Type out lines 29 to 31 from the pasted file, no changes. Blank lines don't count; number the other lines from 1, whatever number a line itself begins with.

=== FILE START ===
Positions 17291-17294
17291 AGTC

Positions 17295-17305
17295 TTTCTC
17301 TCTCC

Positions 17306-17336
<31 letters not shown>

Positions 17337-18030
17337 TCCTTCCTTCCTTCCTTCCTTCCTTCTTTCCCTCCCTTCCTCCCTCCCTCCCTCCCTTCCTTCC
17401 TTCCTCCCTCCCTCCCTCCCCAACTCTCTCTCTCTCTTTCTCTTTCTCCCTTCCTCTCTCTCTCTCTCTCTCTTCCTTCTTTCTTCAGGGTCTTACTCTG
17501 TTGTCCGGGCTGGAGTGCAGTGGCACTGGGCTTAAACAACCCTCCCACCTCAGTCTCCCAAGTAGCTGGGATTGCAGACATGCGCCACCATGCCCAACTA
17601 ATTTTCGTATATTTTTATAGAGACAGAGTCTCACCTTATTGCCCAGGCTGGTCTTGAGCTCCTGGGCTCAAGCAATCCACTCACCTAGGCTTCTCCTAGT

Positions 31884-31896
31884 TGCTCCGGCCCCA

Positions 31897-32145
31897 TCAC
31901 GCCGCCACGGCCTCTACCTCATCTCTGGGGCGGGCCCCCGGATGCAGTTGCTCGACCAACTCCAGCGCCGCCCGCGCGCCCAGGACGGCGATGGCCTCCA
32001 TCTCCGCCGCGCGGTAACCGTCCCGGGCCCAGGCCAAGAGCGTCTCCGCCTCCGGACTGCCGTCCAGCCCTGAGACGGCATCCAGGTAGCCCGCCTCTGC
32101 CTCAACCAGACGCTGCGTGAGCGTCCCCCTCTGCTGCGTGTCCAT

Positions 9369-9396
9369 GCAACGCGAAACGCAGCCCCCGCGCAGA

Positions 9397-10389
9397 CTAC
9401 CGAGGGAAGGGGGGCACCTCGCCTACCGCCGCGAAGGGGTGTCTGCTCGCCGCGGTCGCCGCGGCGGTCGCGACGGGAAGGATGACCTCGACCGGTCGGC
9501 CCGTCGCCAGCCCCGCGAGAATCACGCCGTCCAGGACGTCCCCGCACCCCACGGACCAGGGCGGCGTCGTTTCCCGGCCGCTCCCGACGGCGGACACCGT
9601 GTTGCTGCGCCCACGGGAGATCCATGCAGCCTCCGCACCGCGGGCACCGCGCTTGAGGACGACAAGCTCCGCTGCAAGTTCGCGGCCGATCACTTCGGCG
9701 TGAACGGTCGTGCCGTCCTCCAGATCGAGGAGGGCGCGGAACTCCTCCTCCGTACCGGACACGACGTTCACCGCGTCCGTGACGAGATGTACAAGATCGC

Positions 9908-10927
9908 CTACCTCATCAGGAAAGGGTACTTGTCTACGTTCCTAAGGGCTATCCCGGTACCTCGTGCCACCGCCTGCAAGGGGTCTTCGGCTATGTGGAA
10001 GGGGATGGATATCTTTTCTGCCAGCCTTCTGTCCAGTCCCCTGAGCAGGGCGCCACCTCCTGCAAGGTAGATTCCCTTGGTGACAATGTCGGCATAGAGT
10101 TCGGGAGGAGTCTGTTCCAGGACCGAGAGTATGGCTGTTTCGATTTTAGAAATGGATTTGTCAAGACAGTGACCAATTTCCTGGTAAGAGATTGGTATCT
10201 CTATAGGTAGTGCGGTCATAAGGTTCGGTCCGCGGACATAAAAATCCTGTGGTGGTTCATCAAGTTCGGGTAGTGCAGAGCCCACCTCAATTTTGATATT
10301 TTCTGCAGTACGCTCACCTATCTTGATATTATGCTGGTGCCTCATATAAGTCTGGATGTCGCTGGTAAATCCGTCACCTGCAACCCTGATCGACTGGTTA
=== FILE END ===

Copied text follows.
9908 CTACCTCATCAGGAAAGGGTACTTGTCTACGTTCCTAAGGGCTATCCCGGTACCTCGTGCCACCGCCTGCAAGGGGTCTTCGGCTATGTGGAA
10001 GGGGATGGATATCTTTTCTGCCAGCCTTCTGTCCAGTCCCCTGAGCAGGGCGCCACCTCCTGCAAGGTAGATTCCCTTGGTGACAATGTCGGCATAGAGT
10101 TCGGGAGGAGTCTGTTCCAGGACCGAGAGTATGGCTGTTTCGATTTTAGAAATGGATTTGTCAAGACAGTGACCAATTTCCTGGTAAGAGATTGGTATCT